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This is What I Want to Show Her

At Christmas, I was talking with my mom and with a long-time family friend about the difficulties of juggling work and the baby, and she commented that they had been so lucky in their day to have husbands who could support them staying home with their little babies. And I think I was lucky to have my mom at home with me, yes, but that's not a way that will work for us.

We took Zoe to a young artist competition a little while back. Steve was running the competition and I was one of the judges. We heard some talented young people, and Zoe cruised around with Steve moving candidates from room to room, then played with me on our lunch break and crawled around on the floor showing off her skills, and then slept in Steve's arms throughout the final round. Everyone commented on what a good baby she was, and what a trouper, and while I know that she is unusually sweet-natured and cheerful, I also know that with our current lifestyles any baby would need to be this easy. Neither of us is willing to give up our music careers, and in 2010 that includes showing up for a high school competition to judge and hopefully also to educate the new generation of classical musicians.

She's been backstage with us at numerous concerts and rehearsals over the past 7 months, and in the audience with us as well. She's met an awful lot of musicians, and students, and listeners and board members and conductors, and enchanted them all. I know parents who keep their babies home all the time, whether out of fear of germs or from simple expedience, and I must say it would have been a lot easier that morning to leave her home with a sitter instead of schlepping her with a car seat and diaper bag and the clothes I'd jammed her into on the way out the door after waking her from a sound sleep. It would have been easier to not have to feed a baby as well as myself at lunch time, and would have been easier to have the kind of job in which I didn't feel obligated to get another hour or two of practicing in after coming home from the long day out. But it's such a delight to have her with me!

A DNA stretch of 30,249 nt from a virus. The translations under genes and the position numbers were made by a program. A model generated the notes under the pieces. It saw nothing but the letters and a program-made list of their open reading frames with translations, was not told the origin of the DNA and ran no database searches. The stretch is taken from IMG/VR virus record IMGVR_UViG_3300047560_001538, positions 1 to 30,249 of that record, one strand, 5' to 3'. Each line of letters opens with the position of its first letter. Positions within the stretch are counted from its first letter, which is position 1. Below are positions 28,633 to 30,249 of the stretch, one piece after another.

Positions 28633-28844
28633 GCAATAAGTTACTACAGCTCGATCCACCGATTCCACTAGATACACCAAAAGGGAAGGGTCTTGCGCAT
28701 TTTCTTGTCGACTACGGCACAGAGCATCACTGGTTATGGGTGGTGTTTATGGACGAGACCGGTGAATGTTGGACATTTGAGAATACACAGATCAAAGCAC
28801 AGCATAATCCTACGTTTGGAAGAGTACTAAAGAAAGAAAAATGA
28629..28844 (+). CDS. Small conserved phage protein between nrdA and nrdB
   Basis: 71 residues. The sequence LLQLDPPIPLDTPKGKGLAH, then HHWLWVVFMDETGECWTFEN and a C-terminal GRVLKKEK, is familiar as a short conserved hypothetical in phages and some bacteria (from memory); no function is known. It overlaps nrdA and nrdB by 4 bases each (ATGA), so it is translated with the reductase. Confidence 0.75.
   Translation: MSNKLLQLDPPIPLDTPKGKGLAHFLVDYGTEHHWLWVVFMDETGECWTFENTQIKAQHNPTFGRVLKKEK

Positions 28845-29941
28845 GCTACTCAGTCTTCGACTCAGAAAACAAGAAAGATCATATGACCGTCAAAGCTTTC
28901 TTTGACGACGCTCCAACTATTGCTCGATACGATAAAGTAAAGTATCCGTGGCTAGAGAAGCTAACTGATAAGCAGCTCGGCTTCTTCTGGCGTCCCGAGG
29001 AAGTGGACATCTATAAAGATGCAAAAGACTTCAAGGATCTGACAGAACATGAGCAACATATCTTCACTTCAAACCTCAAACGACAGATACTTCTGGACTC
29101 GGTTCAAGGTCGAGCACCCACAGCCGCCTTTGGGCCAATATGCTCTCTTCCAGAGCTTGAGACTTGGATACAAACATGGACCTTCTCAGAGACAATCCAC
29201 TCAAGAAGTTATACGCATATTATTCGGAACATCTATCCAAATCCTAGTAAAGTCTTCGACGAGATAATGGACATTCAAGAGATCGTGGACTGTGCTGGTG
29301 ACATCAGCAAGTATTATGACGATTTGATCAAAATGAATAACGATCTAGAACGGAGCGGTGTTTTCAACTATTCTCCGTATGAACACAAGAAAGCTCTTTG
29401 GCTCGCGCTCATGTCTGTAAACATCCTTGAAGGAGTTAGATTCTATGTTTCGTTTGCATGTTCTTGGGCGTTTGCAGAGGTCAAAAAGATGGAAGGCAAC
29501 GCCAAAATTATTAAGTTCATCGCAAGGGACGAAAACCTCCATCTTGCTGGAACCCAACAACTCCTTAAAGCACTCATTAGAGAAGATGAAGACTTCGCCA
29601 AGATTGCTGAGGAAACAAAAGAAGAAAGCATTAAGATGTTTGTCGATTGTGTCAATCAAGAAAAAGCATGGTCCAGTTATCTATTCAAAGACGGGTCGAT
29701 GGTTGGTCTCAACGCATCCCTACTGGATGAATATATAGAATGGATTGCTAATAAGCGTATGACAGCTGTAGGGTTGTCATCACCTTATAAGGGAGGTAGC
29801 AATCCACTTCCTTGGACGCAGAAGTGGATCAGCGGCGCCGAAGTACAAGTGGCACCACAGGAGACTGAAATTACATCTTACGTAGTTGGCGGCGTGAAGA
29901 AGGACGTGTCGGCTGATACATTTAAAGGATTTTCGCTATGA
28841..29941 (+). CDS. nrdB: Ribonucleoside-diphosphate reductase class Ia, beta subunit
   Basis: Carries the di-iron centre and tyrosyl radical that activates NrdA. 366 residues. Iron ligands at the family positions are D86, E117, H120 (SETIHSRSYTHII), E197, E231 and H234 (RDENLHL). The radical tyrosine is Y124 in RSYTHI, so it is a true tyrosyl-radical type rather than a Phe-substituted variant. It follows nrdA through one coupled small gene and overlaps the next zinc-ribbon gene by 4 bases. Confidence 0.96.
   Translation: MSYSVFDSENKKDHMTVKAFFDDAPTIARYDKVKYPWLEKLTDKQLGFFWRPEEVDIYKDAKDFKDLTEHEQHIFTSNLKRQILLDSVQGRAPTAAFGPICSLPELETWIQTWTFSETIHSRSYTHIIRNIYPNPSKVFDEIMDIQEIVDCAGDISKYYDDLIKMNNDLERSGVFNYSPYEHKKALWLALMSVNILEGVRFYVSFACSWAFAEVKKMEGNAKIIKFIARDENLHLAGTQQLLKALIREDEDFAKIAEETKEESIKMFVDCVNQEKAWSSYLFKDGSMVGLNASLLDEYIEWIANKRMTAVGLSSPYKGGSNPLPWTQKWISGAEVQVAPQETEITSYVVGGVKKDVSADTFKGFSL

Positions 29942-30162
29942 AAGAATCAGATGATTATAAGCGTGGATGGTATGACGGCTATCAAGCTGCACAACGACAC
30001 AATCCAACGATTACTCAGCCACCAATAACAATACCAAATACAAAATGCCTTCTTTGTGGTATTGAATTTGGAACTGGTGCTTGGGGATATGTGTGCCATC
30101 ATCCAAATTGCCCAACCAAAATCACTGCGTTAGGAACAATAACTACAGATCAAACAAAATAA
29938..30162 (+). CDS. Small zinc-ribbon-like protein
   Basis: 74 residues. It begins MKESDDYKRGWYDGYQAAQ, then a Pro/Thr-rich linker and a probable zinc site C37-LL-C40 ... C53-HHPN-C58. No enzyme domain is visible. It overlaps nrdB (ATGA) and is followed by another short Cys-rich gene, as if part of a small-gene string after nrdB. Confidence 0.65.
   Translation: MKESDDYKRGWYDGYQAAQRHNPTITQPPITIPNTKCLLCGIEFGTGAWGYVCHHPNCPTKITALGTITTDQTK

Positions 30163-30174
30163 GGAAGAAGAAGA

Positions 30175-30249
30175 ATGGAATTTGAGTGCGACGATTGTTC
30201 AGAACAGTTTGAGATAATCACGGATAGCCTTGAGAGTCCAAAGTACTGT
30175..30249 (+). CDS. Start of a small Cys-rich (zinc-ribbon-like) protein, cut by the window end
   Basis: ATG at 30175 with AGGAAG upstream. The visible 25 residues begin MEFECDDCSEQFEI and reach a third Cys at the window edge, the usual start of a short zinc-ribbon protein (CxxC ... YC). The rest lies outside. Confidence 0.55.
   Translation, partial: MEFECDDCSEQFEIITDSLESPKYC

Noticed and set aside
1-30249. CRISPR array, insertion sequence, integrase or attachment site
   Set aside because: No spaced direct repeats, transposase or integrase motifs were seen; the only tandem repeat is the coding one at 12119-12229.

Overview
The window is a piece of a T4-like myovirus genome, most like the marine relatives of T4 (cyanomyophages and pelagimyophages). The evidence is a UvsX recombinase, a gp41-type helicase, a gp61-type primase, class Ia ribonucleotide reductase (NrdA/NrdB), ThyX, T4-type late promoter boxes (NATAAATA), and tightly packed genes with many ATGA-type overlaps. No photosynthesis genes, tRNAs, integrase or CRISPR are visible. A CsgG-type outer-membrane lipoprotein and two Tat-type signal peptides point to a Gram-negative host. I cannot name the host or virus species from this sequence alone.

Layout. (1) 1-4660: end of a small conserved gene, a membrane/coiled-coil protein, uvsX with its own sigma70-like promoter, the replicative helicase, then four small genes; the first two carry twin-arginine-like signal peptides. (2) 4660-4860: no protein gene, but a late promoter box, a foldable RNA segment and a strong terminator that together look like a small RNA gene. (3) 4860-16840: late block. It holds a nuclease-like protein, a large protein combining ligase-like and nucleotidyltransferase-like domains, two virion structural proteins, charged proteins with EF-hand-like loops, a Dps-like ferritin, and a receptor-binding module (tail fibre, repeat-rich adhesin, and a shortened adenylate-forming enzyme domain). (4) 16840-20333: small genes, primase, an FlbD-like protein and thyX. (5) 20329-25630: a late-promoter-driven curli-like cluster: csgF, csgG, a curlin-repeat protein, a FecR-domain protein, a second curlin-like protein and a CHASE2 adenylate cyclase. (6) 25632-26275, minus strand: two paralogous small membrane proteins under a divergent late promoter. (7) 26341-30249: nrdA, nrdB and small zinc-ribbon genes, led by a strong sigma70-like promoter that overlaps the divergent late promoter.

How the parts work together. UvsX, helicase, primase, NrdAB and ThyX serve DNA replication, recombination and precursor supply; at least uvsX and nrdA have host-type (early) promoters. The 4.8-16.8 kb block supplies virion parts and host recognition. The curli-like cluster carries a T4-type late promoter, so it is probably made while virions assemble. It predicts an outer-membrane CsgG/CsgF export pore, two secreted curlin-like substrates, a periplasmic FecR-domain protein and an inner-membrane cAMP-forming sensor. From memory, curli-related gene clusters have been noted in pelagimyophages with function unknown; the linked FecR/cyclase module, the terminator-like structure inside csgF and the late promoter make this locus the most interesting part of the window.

And I want her to see that her daddy and I are doing what we love to do. That music is a hard job, and one which requires daily discipline and long days of driving and teaching and listening and coaching, but also brings joy to us and to others. That our lives are full and happy, and that the happiness she brings to us is an addition to the joy we already had had in our everyday tasks. It is hard to make a living as a musician - I don't necessarily want that life for her, but I do want her to see that she can make choices based on what she wants, and can make a living at it. It's possible, and worthwhile. And I am proud of what we are doing and what she is seeing.

Comments

  1. Stumbled upon your blog... and wish you all the best in finding your own way. Congratulations on being brave to follow your own road and understanding that you are your daughter's role model, you are her hero.
    I stopped at "being lucky to stay at home" - and thought about it for a while, I am not made for that little world of stay at home moms and dads who come and have dinner at 6 pm. UGH. Ugh^2.
    I guess I was lucky NOT to have stayed at home, but rather I still juggle the kids, my job, graduate studies, my passions... and it all turned out good. Recently heard " you do things out of love or out of fear". well I am on the fearless side, and it feels good.

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  2. Thanks for commenting, and for your support - what a great quote!

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